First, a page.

Clock Ticking on NAFTA

You may have thought NAFTA was old news. But surprisingly, over a decade later, it still has not been fully implemented. Because NAFTA was so controversial in all three countries when it came into effect in 1994, the deal delayed implementation of the final agriculture provisions until January 1, 2008. And those final provisions are a big deal - particularly for Mexico. In January, NAFTA will require the removal of tariffs on white corn, beans, powdered milk, and other staple foods for many Mexicans.

Thirteen years of experience says the removal of those tariffs will be devastating for Mexico's food producing economy. Following the passage of NAFTA and the first wave of tariff reductions, U.S. agriculture exports to Mexico exploded. According to a USDA analysis that compared the time periods 1991-93 to 2003-05, U.S. agriculture exports to Mexico increased by 522 percent for corn, 381 percent for wheat, 329 percent for rice, 373 percent for soybeans, and 455 percent for pork.

IATP's A Fair Farm Bill and Immigration documents how agricultural employment in Mexico lost more than 2 million jobs from the early 1990s to 2006. Many former Mexican farmers have been forced to come to the U.S. to find work, as Claudia Melendez Salinas of the Monterrey Herald reported in an excellent article earlier this month.

Mexican farm groups are worried. Last week, Mexican sugar farmers shut down the country's sugar mills, demanding a price increase before the January 1 deadline which will open the border to high fructose corn syrup from the U.S.

Mexican farm groups are asking their legislature to suspend the final provisions of NAFTA, renegotiate the agreement to prioritize food sovereignty, and invest in modernizing Mexico's agriculture. Earlier this week, over 70 U.S., Canadian and international organizations wrote to leaders of the three NAFTA countries expressing support for the Mexican farm groups' proposal. IATP's Steve Suppan will present the letter to Mexican farm groups at a press conference later this week in Mexico City.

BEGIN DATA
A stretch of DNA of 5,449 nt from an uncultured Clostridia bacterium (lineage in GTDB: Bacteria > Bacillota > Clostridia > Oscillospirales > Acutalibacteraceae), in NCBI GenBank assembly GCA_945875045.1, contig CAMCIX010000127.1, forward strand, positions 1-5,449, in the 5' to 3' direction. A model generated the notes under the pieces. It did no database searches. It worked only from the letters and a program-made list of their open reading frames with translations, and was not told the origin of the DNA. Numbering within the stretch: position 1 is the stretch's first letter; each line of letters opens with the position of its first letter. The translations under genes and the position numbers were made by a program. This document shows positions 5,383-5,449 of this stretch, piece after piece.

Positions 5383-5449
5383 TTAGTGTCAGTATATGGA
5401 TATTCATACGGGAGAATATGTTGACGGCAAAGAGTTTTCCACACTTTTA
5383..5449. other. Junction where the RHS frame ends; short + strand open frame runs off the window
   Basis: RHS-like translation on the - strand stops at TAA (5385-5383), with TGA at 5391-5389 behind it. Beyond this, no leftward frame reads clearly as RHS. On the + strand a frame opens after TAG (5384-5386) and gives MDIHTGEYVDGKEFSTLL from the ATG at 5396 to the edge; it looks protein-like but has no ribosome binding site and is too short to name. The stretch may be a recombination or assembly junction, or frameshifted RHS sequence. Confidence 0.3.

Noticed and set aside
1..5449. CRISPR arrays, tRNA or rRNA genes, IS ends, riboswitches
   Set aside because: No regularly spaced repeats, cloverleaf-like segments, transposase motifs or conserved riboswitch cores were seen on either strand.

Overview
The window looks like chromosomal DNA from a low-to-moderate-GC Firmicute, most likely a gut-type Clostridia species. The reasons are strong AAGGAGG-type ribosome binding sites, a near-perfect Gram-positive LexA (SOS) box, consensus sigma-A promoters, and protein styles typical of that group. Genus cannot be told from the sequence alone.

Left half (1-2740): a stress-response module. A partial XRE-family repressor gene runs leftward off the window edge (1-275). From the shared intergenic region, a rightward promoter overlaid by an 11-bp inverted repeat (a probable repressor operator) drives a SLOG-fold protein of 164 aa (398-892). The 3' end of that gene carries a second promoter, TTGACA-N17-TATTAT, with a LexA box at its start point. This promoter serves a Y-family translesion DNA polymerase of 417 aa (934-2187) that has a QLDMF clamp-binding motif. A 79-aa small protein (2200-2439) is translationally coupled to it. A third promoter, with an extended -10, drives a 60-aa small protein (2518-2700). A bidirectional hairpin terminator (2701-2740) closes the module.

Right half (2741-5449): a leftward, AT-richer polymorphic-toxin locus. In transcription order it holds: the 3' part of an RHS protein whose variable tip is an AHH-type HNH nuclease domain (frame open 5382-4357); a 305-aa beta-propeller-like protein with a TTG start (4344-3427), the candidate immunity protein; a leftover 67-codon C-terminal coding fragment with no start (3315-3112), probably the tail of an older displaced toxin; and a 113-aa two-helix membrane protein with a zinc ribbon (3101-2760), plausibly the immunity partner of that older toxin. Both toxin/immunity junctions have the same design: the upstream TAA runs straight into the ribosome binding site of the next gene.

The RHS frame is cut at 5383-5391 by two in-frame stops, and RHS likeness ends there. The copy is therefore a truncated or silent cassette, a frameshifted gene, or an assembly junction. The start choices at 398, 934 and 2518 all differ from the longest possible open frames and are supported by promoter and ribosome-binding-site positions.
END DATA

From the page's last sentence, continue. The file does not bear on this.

In a December 12 press release, the National Family Farm Coalition's George Naylor and the Canadian National Farmers Union's Darrin Qualman point out that NAFTA and free trade agreements have not benefitted U.S. or Canadian farmers either - and instead the big beneficiaries have been multinational agribusiness companies. The NFU Canada has a great little report looking at how Canadian farmers have faired since free trade agreements with the U.S. first came into effect in 1988.

IATP's Steve Suppan will report more next week on efforts by Mexican farm groups to suspend NAFTA following his trip to Mexico City.